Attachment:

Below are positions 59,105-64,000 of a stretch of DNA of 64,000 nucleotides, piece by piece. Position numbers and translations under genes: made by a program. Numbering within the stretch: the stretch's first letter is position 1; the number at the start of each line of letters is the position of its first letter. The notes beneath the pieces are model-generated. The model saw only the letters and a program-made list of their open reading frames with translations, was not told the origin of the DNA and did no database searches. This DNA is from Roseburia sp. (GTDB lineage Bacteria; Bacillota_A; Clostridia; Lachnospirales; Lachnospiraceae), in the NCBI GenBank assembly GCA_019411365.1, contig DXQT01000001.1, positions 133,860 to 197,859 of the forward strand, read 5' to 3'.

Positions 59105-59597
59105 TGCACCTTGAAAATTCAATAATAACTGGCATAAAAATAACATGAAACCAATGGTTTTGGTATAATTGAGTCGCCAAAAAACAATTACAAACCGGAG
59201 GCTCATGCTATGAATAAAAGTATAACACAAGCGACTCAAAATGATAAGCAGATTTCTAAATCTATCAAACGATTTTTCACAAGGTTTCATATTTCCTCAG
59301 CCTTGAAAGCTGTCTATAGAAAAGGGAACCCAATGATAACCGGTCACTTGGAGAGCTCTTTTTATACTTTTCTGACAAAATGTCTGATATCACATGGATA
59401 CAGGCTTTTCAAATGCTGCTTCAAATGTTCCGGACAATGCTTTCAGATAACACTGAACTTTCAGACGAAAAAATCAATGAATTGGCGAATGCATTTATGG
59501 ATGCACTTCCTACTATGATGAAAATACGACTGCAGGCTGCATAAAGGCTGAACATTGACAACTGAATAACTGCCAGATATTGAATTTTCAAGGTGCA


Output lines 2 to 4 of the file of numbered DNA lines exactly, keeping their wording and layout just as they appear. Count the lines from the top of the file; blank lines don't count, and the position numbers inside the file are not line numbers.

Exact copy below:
Positions 59105-59597
59105 TGCACCTTGAAAATTCAATAATAACTGGCATAAAAATAACATGAAACCAATGGTTTTGGTATAATTGAGTCGCCAAAAAACAATTACAAACCGGAG
59201 GCTCATGCTATGAATAAAAGTATAACACAAGCGACTCAAAATGATAAGCAGATTTCTAAATCTATCAAACGATTTTTCACAAGGTTTCATATTTCCTCAG